When this kid actually was a kid . . . we had a big, black, butt-ugly phone on the wall from Ma Bell for as long as I can remember. With . . . a dial! Have any Slashdotters actually dialed a telephone!?!?! Well, the thing worked, and I guess folks talked with each other more back then, instead of hanging on the telephone all day with their pseudo-friends, so why replace it . . . ? Hey, if you have a Windows Phone, you took the wrong boat, and it won't be updated and shiny new every year or so . . . but if it does what you need . . . why get rid of it . . . ?

      Oh, I also programmed FORTRAN on an IBM punch card machine in the late 70's in high school, and used a Teletype to save BASIC programs on paper tape . . . so I'm a bit of a dinosaur.

      Ah, that crisp, crunchy touch of the Teletype keyboard. . . being a geek was fun back in those days!

    • My 2012 Note II is the same generation as the S3 with very similar hardware. I use it every day because it is a perfectly decent phone and also happens to be the one working smart phone I own (also have an original Note I with smashed display). The only thing it lacks *for me* is hardware HEVC/H.265 video decoding. I might head to ebay and upgrade to a 2013 S4 just for this.

      My 2012 Note II runs Android 7.1 thanks to LineageOS. It works fine and it gets weekly updates (security patch level is 5 August 20

    • "Slashdot for Consumers."

      The dumbed down edition.

      "I heard Ginny got a new iPhone. It's the rose gold one!"

    • Do people regularly use their Samsung S3s or iPhone 3GSs? Just sell it or recycle it when you no longer use it, and start using a new phone.

      I have a Samsung Galaxy S3 - and it really does do all I need - e-mail, calendar, Facebook, Telegram, photographs, Viber, Skype and a few games (5 in a row, Reversi, etc. that kind of stuff).

    • I still have a Samsung S3 but for some reason I could never get LineageOS/Cyanogenmod working properly on it, so it'll be retired soon.

      But for anyone in their mid 30s or older, it's damn frustrating to see that the $600 smart phone from 2012 or 2013 that has a current street value of $10 even if it works well would have qualified as a damn supercomputer in 1997. So yes, I do want to find another use for it because it seems criminal to dismantle and recycle something that still has an impressive amount
    • I have usually handed phones down. Like I had an iPhone 5s, which I handed over to my niece when I upgraded to a 7
    • by msk ( 6205 )

      Yes to the S3. Bought it two years ago, when it was about three years old. Have been running CyanogenMod 12 (Lollipop), then LineageOS 14.1 (Nougat).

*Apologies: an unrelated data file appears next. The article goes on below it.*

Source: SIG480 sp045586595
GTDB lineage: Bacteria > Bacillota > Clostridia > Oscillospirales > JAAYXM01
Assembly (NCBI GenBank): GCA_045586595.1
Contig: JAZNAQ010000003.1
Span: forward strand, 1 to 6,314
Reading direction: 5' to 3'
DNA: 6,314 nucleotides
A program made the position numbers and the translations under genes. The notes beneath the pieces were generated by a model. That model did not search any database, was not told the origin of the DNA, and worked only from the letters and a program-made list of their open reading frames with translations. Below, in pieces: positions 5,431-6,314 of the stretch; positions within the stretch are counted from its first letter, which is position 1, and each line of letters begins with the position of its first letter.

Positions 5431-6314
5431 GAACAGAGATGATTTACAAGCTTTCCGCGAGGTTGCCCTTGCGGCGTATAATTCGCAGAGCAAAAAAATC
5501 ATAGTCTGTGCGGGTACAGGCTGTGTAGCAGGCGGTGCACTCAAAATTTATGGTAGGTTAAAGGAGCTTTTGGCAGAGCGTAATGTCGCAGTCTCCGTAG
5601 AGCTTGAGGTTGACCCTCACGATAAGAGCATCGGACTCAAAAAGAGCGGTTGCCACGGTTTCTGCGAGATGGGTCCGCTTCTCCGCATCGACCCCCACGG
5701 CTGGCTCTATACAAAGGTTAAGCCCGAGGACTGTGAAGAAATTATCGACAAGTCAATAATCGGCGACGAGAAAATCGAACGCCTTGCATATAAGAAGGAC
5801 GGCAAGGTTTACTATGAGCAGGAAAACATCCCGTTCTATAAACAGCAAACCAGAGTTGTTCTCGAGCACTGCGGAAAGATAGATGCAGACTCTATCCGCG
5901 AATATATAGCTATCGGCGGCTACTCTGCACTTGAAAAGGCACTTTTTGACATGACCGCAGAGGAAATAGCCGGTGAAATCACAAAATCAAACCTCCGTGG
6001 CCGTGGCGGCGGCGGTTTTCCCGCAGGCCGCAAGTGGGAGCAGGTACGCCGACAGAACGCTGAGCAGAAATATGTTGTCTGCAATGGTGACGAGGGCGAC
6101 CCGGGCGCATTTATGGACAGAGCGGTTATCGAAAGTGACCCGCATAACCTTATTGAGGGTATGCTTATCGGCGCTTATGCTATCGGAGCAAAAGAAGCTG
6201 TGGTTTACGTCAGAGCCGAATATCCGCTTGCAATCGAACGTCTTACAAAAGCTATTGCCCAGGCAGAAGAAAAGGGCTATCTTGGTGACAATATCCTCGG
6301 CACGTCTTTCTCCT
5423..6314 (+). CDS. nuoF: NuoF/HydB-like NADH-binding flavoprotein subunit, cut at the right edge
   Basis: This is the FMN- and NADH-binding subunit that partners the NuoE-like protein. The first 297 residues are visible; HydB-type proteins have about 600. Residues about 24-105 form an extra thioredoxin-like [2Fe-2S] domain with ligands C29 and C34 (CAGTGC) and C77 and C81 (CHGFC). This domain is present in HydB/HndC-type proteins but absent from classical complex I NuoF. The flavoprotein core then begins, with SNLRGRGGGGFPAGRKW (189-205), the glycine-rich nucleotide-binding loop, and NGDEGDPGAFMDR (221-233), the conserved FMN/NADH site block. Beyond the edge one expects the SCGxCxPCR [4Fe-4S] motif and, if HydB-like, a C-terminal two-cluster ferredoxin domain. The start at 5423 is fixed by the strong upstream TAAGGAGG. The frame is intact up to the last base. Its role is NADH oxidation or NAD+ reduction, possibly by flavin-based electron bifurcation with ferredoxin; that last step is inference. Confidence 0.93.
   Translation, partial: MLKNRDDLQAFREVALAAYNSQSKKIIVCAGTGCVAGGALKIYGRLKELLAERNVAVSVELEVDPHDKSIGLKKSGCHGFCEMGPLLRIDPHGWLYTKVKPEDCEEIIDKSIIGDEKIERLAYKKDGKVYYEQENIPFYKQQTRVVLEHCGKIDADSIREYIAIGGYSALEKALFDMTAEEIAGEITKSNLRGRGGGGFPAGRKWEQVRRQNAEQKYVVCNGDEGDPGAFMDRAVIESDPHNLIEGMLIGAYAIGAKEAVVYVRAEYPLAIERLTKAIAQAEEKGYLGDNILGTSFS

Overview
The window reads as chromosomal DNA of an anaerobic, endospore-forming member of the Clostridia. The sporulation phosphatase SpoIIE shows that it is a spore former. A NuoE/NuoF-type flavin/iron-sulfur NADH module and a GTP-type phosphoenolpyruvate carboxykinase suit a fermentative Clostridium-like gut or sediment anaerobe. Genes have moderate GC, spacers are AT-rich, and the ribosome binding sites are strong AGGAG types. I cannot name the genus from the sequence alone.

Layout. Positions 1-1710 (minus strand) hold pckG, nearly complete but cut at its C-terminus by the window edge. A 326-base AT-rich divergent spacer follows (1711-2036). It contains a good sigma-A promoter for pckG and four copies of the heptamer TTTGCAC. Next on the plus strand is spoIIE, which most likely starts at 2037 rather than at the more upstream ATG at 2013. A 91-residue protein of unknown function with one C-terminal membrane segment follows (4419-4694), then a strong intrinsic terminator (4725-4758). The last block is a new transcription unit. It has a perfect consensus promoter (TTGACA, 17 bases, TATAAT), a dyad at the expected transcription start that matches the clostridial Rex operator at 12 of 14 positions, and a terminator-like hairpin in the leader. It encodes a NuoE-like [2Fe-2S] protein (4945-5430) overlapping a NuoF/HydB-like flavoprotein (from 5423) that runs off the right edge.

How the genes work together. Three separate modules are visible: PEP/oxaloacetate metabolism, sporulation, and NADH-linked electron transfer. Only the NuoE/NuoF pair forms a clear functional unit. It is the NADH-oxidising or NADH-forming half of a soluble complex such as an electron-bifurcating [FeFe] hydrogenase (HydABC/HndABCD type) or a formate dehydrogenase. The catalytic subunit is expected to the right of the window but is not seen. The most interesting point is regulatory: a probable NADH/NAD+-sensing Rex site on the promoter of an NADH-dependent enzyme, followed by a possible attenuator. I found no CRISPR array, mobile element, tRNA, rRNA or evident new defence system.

It runs fine and is up-to-date with a week-old build.

      If someone made a solid Android build for a Windows phone, I'd at least consider it for a backup.

      My Touchpad runs KitKat. . . .

  • by Anonymous Coward on Sunday September 10, 2017 @03:33AM (#55168063)

    1) stare at it and cry
    2) regret life
    3) buy hope
    4) ????
    5) profit

    • 6) put it under the table-leg and stop the tilting
      7) send it to Kim Jong Un - as part of his cyber defense - its so rare that not even the NSA has exploited it
      - btw. this might be illegal under current regulations.
      8) send it to south korea they can tie it to a ballon and deliver it

  • by Anonymous Coward

    where it belongs.

  • Keep it as a burner phone, or give it away for someone who doesn't care about the smart part.
    You can basically see it as an ancient Android phone, or an even more ancient iPhone.
    Because that's the state of apps, and the OS is dead.

    Alarm clock, mp3/video player, etc.
    Games? It's a fraction of what Android and iOS have, but hey, perhaps give it to a kid that wants to play Minecraft on a smartphone for some reason. A few of the biggest game devs also probably have some of their games there. That is to say, it's

  • Wait 20 years.... (Score:4, Interesting)

    by Uzull ( 16705 ) on Sunday September 10, 2017 @03:54AM (#55168109) Homepage

    ...and make a nostalgia movie on it for youtube, hoping that it still connects to the internet.
    See what's happening to those old Apple II, TRS80 or Commodore Amiga...
    Maybe you will be getting a lot of $$$ from ebay auctioning it ;) ...that is if youtube, ebay & co still exist then...

    • See what's happening to those old Apple II, TRS80 or Commodore Amiga...
      Maybe you will be getting a lot of $$$ from ebay auctioning it ;)

      That worked for these because they were quite successful and popular machine back in their era.

      On the other hand, Windows-running-phones barely qualify.

      They are more like those old computer companies that failed to gain any market, went bust after only pushing a handful of unit and everybody has forgotten since then.
      You'll be having a hard even remembering that they even existed.

      The only thing that might keep Windows phone barely noticed is that they were a failed product coming from a bing company.
      But even

    • by antdude ( 79039 )

      My used Apple //c wasn't worth much back in 2008 online. :(

  • Doesn't "foundered" (which I assume was actually meant) imply there was a time when Windows phone was successful?